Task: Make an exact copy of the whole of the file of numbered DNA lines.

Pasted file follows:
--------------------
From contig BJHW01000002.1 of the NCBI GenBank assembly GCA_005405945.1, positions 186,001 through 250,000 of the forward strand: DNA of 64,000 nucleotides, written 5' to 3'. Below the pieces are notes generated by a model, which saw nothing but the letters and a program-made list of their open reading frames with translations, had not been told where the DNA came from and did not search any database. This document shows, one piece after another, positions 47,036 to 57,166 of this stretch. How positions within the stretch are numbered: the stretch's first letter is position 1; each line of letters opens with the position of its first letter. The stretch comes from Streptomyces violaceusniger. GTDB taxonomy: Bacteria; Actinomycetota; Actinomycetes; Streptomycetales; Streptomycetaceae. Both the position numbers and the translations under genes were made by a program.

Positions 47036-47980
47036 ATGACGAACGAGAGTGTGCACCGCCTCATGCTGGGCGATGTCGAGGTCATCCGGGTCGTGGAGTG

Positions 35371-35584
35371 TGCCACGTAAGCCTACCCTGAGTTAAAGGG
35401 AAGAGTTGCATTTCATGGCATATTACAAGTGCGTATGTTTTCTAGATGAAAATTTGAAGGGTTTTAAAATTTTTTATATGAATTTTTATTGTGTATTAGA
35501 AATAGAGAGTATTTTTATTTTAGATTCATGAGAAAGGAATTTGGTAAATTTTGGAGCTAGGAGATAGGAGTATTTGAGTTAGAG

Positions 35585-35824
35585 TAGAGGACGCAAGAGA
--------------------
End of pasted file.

From contig BJHW01000002.1 of the NCBI GenBank assembly GCA_005405945.1, positions 186,001 through 250,000 of the forward strand: DNA of 64,000 nucleotides, written 5' to 3'. Below the pieces are notes generated by a model, which saw nothing but the letters and a program-made list of their open reading frames with translations, had not been told where the DNA came from and did not search any database. This document shows, one piece after another, positions 47,036 to 57,166 of this stretch. How positions within the stretch are numbered: the stretch's first letter is position 1; each line of letters opens with the position of its first letter. The stretch comes from Streptomyces violaceusniger. GTDB taxonomy: Bacteria; Actinomycetota; Actinomycetes; Streptomycetales; Streptomycetaceae. Both the position numbers and the translations under genes were made by a program.

Positions 47036-47980
47036 ATGACGAACGAGAGTGTGCACCGCCTCATGCTGGGCGATGTCGAGGTCATCCGGGTCGTGGAGTG

Positions 35371-35584
35371 TGCCACGTAAGCCTACCCTGAGTTAAAGGG
35401 AAGAGTTGCATTTCATGGCATATTACAAGTGCGTATGTTTTCTAGATGAAAATTTGAAGGGTTTTAAAATTTTTTATATGAATTTTTATTGTGTATTAGA
35501 AATAGAGAGTATTTTTATTTTAGATTCATGAGAAAGGAATTTGGTAAATTTTGGAGCTAGGAGATAGGAGTATTTGAGTTAGAG

Positions 35585-35824
35585 TAGAGGACGCAAGAGA